I understand what you mean, but I am not sure I agree. As a macro writer i either want to depend on the local definition explicitly (using datum->syntax in syntax case or not renaming in an er-macro-transformer). I also don't want to accidentally alter behaviour of macros if I happen to shadow a binding. I have made a version of racket's for loops that depends on expansion to other macros (to be able to split the complexity in smaller chunks). Having that expand unhygienically would open the macro up to subtle errors.

I also don't have to re-export bindings that I happen to use (like a specialised let from srfi-71 that supports multiple return values) and not changing let for whoever imports my library or polluting their namespace.

Expanding the macro in guile makes it clear in the generated code where things come from a (let ...) in the generated code gets expanded to ((@@ (loops for-loops) let) ...), Which is easily debuggable.

I just don't happen to see what you are describing about hygiene as a problem. It is the behaviour I want as a macro writer and the vast majority of time as a macro user.

The only big problems with it are 1. The Implementation sucks. The concepts are quite easy to grook, but hard to implement. 2. The hygiene has some edge cases where it might not protect you if you are writing very complex macros gluing quoted syntax objects together.

He was also heavily involved in Java.

"We were not out to win over the Lisp programmers; we were after the C++ programmers. We managed to drag a lot of them about halfway to Lisp." -Guy Steele


I always wonder if Schemers who bash Common Lisp know that Guy Steele (the co-creator of Scheme) was also the chairman of the Common Lisp standards committee.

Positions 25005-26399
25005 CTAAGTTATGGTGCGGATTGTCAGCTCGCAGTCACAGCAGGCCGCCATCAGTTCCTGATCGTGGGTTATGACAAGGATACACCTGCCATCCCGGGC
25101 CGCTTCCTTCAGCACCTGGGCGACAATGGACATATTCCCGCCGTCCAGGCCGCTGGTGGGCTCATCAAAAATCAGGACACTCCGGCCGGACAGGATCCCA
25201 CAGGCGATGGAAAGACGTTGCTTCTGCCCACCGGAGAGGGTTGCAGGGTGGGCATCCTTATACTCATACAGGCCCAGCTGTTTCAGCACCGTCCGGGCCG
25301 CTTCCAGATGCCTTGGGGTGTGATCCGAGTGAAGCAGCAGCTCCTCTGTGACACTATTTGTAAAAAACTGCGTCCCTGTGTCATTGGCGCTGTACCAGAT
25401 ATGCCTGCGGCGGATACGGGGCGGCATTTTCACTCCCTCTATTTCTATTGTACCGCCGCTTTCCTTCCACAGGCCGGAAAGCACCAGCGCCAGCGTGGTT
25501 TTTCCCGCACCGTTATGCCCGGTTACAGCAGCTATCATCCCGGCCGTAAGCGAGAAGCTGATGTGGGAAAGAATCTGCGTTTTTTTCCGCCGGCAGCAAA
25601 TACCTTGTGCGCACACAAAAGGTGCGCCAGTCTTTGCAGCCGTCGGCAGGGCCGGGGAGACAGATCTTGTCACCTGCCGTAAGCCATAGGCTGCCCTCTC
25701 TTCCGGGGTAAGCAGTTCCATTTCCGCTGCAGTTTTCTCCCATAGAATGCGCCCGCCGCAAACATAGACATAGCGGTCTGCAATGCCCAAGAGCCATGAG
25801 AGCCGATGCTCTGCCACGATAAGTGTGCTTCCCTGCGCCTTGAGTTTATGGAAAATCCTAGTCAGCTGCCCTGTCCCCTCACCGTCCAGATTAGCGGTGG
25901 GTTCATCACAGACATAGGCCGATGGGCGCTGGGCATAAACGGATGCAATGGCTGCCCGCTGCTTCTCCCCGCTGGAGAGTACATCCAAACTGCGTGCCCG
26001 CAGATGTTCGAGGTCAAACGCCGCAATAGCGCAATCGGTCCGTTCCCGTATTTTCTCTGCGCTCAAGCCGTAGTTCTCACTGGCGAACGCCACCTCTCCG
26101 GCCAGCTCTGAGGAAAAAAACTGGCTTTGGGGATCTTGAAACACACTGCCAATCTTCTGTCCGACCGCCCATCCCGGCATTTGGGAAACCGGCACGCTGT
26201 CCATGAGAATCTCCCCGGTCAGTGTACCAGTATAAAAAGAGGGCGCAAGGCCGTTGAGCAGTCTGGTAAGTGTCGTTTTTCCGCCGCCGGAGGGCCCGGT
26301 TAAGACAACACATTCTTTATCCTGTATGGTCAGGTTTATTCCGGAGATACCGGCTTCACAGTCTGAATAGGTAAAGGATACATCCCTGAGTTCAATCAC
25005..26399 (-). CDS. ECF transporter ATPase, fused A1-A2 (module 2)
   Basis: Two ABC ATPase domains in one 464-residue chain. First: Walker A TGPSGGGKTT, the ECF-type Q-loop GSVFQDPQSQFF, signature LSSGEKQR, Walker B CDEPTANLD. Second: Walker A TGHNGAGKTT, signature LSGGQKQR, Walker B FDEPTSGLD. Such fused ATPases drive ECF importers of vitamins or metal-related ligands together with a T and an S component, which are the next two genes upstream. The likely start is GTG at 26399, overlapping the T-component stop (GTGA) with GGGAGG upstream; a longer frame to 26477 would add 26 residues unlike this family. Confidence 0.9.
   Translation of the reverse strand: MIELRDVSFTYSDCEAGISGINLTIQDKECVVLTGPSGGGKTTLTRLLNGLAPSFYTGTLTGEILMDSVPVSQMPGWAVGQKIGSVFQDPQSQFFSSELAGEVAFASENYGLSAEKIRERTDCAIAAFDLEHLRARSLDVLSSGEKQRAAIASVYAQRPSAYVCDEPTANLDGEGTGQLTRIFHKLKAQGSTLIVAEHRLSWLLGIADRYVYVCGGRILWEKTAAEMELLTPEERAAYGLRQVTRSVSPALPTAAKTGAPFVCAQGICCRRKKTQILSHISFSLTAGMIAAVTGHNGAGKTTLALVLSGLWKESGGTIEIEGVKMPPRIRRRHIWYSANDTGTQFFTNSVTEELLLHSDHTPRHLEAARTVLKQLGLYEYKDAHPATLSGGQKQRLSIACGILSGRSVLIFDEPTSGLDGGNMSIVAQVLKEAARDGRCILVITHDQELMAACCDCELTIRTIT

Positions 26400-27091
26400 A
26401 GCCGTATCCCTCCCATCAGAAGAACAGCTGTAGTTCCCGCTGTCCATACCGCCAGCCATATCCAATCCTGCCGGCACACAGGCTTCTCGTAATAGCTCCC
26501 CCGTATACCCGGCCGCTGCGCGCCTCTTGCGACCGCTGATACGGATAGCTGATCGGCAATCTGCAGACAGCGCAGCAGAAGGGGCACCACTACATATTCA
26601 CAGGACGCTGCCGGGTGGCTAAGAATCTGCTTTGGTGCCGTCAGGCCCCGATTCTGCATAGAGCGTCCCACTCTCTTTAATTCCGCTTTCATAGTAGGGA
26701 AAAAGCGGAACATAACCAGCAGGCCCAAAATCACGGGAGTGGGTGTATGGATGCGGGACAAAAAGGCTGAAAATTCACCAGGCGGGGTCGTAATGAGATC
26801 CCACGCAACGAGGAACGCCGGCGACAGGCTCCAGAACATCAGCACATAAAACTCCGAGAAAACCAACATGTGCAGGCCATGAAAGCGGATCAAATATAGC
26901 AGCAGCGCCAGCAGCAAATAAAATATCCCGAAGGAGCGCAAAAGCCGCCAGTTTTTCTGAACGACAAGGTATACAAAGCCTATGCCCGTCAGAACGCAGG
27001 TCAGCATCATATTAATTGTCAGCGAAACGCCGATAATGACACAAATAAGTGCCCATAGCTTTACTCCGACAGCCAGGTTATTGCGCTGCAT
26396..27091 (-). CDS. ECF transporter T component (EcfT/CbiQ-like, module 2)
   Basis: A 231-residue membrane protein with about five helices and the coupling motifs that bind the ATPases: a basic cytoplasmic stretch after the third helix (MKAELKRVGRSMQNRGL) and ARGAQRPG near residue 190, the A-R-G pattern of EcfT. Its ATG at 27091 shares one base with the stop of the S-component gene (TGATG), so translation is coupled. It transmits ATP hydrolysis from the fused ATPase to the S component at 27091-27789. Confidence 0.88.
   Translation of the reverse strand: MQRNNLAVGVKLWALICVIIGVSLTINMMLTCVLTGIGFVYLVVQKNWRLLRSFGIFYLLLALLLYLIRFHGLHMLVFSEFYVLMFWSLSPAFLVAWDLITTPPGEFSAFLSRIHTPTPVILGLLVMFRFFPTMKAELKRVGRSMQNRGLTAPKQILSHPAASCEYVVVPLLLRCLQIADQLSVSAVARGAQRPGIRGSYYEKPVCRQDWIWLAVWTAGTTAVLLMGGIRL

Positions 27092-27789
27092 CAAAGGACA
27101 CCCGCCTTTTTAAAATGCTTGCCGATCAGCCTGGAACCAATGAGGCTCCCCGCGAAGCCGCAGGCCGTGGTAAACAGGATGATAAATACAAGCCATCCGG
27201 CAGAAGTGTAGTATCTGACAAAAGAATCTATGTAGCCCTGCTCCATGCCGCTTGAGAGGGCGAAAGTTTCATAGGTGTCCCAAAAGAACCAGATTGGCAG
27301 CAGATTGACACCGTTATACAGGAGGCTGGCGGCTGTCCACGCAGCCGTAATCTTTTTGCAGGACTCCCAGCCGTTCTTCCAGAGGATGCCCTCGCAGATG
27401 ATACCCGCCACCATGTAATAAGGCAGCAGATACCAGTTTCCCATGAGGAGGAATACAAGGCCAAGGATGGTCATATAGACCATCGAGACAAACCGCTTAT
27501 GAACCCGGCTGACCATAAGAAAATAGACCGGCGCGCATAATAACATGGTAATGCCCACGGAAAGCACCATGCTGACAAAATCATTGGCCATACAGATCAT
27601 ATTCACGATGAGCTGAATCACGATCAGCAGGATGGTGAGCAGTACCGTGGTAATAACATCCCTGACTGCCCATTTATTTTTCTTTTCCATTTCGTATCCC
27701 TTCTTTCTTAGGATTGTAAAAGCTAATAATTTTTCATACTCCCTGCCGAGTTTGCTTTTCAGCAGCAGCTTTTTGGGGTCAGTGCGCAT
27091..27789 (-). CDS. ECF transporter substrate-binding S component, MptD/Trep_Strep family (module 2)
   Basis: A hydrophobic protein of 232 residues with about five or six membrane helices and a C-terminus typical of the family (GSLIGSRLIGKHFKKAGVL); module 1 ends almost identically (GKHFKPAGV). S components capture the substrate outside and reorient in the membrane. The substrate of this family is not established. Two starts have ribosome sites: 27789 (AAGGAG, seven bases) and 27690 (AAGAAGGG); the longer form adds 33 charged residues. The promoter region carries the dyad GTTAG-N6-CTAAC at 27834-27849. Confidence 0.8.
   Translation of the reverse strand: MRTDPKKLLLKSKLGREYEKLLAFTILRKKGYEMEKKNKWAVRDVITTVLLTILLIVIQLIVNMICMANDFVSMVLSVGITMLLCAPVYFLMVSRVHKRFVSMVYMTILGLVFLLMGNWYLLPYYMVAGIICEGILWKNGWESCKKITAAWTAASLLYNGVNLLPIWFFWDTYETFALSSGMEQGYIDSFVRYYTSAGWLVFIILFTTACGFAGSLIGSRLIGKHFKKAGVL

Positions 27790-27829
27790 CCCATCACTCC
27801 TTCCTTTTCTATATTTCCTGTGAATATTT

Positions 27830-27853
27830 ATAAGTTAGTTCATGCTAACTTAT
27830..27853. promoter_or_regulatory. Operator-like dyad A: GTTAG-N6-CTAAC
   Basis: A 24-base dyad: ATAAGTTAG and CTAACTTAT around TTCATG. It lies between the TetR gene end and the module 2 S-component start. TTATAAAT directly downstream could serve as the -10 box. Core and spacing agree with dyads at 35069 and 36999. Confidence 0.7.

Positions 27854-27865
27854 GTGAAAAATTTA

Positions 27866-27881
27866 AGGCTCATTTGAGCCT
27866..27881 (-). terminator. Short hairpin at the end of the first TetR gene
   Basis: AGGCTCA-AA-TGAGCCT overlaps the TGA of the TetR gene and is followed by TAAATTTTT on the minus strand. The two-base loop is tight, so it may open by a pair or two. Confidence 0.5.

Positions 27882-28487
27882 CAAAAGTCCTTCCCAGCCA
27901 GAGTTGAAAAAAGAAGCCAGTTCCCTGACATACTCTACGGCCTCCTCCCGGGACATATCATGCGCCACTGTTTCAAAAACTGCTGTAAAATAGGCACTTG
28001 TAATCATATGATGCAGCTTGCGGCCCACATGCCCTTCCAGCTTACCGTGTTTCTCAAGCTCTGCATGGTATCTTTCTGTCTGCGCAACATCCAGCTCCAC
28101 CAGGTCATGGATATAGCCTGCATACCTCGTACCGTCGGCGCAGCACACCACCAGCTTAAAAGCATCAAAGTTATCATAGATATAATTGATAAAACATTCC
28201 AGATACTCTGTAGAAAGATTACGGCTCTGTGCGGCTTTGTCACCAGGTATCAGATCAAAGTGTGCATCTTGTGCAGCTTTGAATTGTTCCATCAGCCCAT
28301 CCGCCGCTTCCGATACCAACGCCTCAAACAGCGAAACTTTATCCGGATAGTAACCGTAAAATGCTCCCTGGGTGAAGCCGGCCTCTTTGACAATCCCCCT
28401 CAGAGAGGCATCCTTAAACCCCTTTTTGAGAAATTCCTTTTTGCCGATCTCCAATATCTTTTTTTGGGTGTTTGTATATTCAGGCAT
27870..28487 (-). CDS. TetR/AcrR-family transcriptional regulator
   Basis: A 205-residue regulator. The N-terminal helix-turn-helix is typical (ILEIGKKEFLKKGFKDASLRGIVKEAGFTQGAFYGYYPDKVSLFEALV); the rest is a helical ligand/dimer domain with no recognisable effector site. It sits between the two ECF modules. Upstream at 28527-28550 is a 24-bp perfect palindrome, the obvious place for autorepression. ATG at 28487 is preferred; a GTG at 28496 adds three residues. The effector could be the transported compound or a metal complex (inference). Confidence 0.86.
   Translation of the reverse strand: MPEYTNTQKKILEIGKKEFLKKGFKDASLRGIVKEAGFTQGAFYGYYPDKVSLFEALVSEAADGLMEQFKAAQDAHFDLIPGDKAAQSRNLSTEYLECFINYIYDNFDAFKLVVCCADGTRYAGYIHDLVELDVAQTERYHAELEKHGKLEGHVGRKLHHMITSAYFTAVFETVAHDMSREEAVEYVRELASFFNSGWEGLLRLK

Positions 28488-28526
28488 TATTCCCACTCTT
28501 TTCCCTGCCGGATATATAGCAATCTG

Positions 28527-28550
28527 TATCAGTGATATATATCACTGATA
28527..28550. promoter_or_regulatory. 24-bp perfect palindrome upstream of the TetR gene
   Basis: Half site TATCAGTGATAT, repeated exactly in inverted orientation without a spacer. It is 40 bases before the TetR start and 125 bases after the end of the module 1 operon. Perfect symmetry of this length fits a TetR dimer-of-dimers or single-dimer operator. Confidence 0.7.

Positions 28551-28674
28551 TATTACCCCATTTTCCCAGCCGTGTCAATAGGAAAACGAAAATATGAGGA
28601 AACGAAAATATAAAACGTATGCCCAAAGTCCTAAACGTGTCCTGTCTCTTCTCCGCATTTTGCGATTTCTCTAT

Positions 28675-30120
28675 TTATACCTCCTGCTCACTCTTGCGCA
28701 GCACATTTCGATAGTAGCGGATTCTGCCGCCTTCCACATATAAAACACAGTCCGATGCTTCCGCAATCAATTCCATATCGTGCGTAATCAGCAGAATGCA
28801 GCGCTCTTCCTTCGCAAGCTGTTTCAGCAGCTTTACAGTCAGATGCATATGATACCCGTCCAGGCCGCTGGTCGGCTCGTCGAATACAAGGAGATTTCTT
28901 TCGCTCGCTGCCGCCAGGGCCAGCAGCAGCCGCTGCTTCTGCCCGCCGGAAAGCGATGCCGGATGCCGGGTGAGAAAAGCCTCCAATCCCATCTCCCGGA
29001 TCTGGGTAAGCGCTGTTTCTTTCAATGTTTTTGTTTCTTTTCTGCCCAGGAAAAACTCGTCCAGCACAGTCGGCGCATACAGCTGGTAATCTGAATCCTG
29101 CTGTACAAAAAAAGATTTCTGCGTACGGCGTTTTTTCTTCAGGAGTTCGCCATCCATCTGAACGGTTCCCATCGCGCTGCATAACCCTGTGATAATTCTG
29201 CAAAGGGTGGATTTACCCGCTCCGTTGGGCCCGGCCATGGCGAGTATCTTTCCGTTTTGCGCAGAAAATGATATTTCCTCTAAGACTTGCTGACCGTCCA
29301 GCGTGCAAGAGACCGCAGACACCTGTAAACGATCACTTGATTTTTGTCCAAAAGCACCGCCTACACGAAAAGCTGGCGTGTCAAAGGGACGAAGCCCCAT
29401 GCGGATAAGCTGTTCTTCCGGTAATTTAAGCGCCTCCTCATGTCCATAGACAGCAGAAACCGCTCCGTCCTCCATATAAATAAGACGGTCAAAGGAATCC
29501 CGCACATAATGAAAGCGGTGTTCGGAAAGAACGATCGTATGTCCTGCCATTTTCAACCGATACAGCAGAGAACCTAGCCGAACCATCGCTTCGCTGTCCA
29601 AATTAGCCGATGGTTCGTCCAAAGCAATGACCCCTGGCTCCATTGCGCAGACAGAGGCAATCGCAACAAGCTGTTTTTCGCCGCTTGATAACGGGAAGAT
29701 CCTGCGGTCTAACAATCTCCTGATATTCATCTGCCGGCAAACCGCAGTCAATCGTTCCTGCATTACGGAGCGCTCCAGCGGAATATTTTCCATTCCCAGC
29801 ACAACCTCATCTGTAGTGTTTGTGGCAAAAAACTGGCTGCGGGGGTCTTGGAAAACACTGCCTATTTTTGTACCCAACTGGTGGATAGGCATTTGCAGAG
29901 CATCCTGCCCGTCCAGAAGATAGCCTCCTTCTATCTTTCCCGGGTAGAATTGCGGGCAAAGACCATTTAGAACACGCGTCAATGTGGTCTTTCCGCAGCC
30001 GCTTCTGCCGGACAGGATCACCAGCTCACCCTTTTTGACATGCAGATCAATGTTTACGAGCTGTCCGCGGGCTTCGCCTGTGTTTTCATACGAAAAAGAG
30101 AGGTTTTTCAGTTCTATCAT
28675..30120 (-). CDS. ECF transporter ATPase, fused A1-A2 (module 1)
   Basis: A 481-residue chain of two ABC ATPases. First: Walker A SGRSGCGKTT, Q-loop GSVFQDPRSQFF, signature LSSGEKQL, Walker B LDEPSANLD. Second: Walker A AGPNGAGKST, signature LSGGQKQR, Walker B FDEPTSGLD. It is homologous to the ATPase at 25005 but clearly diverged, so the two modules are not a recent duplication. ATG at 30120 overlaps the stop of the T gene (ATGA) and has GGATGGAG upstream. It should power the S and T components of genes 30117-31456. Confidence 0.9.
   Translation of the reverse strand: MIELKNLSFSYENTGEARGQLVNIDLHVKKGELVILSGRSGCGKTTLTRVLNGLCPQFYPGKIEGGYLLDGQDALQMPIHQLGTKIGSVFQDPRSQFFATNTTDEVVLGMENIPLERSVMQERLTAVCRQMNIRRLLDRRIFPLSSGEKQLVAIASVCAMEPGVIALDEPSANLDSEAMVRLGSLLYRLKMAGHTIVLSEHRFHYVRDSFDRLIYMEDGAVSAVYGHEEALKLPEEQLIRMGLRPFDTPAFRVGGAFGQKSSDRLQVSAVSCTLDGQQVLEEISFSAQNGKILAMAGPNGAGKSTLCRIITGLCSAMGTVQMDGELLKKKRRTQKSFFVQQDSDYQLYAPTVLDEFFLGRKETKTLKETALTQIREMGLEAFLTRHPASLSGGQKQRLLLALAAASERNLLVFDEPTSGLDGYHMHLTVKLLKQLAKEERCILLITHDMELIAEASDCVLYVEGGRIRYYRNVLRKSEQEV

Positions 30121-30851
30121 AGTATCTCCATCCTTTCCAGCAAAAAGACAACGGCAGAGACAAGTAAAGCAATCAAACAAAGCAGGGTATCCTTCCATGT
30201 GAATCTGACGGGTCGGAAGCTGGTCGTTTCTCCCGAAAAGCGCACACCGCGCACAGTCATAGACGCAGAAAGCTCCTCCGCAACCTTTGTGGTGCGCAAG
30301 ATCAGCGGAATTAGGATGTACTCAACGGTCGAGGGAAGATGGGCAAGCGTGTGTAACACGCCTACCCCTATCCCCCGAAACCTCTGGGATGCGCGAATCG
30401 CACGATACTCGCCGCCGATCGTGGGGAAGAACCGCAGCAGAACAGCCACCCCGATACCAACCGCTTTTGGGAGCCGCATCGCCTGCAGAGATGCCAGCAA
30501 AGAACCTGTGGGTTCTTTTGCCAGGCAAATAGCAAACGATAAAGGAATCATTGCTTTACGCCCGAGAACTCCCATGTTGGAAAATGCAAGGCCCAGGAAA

Well he also designed Java, so...

That's new. Where did you get that information from?

As others have noted its written in 'rant form' so its bound to happen. The weird thing is that it doesn't seem to bash on Perl at all! The Appendix on Editors bashes Emacs a lot too. Its an OK book _if_ you enjoy reading rants, but if you want to Learn Lisp, Practical Common Lisp or Land of Lisp are way better.

Good heavens! Not Scheme!

Hey! Why so angry! :-)

I thought it was great, but I know it's not a book for snowflakes. When I hear someone say "this is right" or "this is wrong", I am able to effortlessly interpret this as "I believe this is right/wrong". It's just being efficient with language. I don't need people to add extra words for fear of offending me.

Maybe the author was immature. That's great. Let it remind you what it's like to be young and so excited about something that you'd write a book about it. This book is great.

I'm a long time Lisper myself but also couldn't get through this book. Maybe it's because am a snowflake, but my eyes rolled so often I was scared they'll get stuck in the up position.

This is a big problem I have with books in general. Inevitably, the author drones on about some bullshit, and the book gets thrown across the room, never to be picked up again.

I agree.

Something that might be worth noting: two minutes of googling didn't turn up the author's age, but I recall seeing this photo on his website when I bought it some time after it was published in 2008: https://hcsw.org/contact.php

Here's a more up-to-date photo: https://hoytech.com/about